Stainless steel wire can be butt welded. As with all weld schedules one schedule does not fit all. The schedule shown works for a specific product and machine and can be used as a guide. Your material could be a different grade of stainless or different gauge either of which would require adjustment of the final settings. That being a given remember that one always starts a new set up on low power settings and works up to what is expected to be the end result to prevent damage to equipment and safety.
Reference Schedule for 300 Series (austenitic) Stainless Steel
Initial Die – 3/16”
Final Die – 3/32”
Weld Time – 20 cycles
Weld Force -- 225 lbs
Weld Current -- 1450 amps
Clamp Force on wire – 2750 lbs
In butt welding the steel rods must be clamped under force to be brought together. These clamps must conduct current into the rod to create the butt weld joint during the welding process. In most cases this material is Class 3 copper. This is a good conductor and has good mechanical wear and strength properties. The steel flash or bulge created during the butt weld must be removed. It can be done by hand with nippers or can be built into the machine cycle. In this case generally one face of the welding die pairs has a tool steel facing frequently H13, sometimes SS has been used. The rod is clamped by the stationary side and the movable comes forward and trims the excess material.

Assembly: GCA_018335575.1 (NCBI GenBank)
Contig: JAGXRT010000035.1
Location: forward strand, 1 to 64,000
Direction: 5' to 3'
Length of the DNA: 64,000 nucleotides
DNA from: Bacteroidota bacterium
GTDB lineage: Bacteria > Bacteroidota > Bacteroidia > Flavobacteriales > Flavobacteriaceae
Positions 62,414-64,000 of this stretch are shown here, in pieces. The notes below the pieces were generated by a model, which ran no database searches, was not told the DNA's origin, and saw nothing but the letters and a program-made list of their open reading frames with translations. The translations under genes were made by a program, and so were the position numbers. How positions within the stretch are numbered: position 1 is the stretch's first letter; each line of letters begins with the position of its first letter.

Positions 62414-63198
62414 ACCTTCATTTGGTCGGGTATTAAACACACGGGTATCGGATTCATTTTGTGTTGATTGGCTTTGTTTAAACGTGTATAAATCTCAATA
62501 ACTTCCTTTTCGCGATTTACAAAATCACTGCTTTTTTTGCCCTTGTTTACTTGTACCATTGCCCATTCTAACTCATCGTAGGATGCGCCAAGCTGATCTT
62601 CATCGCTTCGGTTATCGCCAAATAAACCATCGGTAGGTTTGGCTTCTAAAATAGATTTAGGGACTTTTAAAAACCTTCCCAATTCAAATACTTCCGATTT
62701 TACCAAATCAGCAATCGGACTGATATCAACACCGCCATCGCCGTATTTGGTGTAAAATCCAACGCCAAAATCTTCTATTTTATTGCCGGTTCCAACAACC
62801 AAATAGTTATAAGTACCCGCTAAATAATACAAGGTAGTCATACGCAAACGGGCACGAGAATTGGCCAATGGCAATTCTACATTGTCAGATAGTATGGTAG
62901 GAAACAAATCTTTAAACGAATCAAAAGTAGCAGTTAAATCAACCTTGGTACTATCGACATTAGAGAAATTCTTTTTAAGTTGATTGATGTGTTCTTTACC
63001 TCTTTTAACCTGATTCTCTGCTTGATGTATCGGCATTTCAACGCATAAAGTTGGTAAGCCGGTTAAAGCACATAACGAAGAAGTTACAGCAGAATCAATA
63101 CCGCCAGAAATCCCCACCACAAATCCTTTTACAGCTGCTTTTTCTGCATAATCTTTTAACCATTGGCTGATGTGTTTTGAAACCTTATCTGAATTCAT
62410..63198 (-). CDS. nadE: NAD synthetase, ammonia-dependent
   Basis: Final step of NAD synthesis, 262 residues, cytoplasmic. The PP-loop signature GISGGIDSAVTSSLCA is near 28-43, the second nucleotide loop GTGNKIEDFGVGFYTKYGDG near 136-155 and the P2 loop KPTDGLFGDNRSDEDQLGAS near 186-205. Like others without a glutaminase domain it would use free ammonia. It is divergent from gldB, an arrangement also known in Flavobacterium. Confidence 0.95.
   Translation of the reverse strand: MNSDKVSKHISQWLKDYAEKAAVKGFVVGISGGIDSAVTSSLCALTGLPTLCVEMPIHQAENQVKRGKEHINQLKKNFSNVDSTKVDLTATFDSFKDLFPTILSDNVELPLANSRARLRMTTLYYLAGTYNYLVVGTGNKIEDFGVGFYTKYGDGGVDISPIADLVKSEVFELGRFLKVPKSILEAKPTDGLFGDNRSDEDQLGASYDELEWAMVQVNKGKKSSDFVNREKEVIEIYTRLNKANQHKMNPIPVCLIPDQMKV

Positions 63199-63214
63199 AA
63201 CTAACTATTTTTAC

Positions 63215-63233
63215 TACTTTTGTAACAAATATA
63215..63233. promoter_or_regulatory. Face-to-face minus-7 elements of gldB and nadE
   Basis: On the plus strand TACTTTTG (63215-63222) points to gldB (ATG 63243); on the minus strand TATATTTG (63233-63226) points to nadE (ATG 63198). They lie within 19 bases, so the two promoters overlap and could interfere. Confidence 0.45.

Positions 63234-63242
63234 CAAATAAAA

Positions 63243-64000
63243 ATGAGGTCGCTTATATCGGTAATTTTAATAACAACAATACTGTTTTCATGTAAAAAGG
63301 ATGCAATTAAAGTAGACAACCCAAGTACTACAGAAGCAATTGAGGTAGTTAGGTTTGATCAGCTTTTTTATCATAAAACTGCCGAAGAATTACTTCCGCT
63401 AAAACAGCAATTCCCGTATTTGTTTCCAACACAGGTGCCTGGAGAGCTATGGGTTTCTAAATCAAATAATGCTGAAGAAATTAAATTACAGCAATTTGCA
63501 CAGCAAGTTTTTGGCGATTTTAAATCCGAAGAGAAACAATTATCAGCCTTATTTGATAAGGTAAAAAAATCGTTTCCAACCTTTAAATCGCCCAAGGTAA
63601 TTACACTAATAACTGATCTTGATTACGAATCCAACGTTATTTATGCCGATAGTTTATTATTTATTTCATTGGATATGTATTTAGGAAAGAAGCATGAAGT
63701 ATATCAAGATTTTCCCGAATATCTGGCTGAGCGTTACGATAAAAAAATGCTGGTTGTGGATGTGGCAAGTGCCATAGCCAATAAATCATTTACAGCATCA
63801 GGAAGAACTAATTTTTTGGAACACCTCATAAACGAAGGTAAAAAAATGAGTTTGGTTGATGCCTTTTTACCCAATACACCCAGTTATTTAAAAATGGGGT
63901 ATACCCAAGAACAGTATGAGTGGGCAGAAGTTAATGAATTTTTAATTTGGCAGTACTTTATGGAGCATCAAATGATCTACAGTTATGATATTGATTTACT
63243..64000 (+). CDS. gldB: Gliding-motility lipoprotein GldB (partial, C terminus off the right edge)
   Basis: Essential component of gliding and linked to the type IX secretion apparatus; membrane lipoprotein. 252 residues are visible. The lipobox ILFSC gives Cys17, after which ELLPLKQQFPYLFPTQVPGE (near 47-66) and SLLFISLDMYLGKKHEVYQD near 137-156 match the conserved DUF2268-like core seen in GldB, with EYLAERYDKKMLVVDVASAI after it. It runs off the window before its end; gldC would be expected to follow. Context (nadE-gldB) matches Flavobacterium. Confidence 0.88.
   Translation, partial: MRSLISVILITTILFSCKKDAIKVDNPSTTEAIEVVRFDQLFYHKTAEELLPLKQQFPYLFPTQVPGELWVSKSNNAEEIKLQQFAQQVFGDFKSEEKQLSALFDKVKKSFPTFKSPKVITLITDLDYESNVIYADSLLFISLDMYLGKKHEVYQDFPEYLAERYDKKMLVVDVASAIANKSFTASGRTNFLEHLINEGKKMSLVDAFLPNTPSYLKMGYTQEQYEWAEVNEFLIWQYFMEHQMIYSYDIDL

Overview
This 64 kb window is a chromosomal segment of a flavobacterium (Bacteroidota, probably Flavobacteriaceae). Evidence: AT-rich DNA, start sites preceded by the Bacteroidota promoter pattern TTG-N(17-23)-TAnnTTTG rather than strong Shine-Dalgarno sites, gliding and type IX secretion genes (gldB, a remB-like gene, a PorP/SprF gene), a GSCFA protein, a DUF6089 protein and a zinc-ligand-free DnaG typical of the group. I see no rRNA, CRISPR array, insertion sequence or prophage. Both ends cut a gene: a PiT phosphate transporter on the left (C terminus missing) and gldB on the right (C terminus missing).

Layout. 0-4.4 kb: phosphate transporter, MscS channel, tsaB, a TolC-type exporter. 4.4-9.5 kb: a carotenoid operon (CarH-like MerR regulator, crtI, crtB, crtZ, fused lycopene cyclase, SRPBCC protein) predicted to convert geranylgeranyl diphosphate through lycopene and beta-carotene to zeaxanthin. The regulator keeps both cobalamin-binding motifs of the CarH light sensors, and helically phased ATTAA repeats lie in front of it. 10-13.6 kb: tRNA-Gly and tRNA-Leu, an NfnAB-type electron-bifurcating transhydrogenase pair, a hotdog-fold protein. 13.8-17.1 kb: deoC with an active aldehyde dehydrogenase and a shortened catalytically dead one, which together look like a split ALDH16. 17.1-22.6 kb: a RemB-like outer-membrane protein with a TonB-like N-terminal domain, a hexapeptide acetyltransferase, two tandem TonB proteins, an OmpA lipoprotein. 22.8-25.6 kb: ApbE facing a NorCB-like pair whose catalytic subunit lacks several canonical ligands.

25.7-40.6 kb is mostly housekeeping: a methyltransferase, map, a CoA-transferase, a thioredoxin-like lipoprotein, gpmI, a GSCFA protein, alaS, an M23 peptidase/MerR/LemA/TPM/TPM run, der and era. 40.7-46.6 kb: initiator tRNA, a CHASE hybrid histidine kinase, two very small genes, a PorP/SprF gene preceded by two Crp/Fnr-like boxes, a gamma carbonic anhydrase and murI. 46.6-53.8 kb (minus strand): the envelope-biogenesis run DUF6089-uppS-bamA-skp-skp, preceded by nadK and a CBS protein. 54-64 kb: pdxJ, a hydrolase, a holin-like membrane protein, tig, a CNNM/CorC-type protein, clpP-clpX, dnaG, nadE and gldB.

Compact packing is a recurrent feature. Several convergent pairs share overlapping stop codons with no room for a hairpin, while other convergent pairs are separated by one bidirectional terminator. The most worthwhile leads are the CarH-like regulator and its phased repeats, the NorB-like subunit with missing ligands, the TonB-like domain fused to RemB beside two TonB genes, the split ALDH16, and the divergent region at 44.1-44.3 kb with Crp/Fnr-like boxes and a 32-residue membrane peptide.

Yes, 12 mm (0.472 inches) Cadmium Copper rod can be butt welded. However safety must be considered with this material. OSHA regulations and cadmium's listing as a carcinogen have restricted the manufacture of this material in many parts of the world including North America.
In previous decades it was manufactured as rod and wire and was butt welded successfully. It was butt welded to make longer lengths in the various mills for drawing into wire coils. Any use of this material that could generate cadmium fumes in the work environment might need to be engineered properly to protect the personnel and the environment.
Butt welders are being used in industry to join copper alloy rods of this size in industry every day. Any butt welder manufacturer can develop a machine and process that would be suitable to butt weld this material provided that your OSHA/Safety laws permit its manufacture.
Flash and butt welding both use the work piece as the electrode. They both use a clamp to hold the parts and apply force. This clamp carries current so it must conduct current and dissipate heat. This makes copper alloys a first choice. In many cases the Group A copper alloys will be used for this application. If mechanical wear is an issue Class 3 might replace Class 2.
Flash and butt welds are tested much like other resistance welds. Quality criteria is established at the start of a production run. This criteria is used for subsequent evaluation during the manufacturing process. Tensile or destructive testing is the normal method of testing random samples during a production run.
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